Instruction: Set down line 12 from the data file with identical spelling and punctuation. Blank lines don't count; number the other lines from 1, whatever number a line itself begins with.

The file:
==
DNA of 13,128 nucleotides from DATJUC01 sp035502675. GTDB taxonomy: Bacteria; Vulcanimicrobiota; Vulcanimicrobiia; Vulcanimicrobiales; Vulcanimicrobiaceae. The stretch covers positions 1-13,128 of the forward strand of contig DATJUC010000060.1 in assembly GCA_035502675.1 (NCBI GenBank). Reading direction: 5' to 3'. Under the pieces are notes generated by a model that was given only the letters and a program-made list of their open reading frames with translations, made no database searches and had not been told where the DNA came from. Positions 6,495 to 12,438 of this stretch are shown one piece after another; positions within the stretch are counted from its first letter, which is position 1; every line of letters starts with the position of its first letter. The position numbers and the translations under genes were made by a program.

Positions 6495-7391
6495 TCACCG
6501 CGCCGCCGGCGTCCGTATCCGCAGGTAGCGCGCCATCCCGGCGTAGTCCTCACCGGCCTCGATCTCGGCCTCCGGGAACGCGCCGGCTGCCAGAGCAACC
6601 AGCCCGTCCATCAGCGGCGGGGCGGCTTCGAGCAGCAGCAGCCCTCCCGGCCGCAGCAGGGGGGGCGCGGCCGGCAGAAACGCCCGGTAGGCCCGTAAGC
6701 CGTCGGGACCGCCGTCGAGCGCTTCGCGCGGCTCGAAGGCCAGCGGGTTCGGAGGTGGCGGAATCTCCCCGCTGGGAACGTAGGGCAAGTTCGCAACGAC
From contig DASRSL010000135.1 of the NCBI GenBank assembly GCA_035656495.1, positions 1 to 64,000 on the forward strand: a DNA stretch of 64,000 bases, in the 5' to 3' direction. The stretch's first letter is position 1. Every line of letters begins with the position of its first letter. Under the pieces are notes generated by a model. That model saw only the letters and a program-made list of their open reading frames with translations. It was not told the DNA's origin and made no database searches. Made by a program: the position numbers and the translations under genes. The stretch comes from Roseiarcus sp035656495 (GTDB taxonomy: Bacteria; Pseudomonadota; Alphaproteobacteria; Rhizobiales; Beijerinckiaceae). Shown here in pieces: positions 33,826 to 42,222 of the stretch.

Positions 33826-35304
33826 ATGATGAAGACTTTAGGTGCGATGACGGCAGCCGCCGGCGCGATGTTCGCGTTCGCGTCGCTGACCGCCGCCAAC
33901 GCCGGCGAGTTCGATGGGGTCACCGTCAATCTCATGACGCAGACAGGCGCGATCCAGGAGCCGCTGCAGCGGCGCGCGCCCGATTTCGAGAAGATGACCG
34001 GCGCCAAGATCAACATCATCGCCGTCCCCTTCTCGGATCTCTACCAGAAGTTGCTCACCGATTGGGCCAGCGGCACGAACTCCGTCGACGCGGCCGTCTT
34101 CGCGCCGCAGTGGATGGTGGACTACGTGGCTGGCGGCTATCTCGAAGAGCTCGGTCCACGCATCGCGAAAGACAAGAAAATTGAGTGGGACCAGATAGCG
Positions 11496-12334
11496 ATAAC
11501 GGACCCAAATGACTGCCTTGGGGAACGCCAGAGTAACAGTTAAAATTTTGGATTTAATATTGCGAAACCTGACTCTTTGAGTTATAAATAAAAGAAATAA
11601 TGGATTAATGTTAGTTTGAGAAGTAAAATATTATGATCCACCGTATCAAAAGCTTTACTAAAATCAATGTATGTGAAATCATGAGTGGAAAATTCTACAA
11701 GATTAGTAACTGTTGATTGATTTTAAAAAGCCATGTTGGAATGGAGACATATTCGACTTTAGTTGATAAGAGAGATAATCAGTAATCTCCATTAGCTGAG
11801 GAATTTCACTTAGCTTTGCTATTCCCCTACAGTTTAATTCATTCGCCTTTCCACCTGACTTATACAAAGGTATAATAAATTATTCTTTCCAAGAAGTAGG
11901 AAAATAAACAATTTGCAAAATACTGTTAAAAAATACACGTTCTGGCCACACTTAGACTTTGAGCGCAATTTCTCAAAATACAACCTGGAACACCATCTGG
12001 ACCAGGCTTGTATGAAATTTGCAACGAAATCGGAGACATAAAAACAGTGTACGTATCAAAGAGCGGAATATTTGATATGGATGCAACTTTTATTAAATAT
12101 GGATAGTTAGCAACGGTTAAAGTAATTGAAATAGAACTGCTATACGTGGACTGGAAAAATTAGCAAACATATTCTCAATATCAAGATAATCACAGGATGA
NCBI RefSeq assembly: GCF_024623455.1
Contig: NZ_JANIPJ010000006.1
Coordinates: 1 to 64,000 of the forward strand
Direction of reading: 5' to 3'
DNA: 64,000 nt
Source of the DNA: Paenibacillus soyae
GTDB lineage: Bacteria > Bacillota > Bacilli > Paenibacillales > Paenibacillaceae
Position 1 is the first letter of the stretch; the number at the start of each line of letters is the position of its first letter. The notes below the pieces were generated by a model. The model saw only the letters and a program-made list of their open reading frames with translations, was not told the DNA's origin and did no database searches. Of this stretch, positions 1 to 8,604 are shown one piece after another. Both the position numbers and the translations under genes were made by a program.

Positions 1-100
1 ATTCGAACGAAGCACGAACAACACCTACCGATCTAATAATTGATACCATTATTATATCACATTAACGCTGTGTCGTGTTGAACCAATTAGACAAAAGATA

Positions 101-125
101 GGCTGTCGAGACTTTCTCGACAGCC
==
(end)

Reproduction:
34101 CGCGCCGCAGTGGATGGTGGACTACGTGGCTGGCGGCTATCTCGAAGAGCTCGGTCCACGCATCGCGAAAGACAAGAAAATTGAGTGGGACCAGATAGCG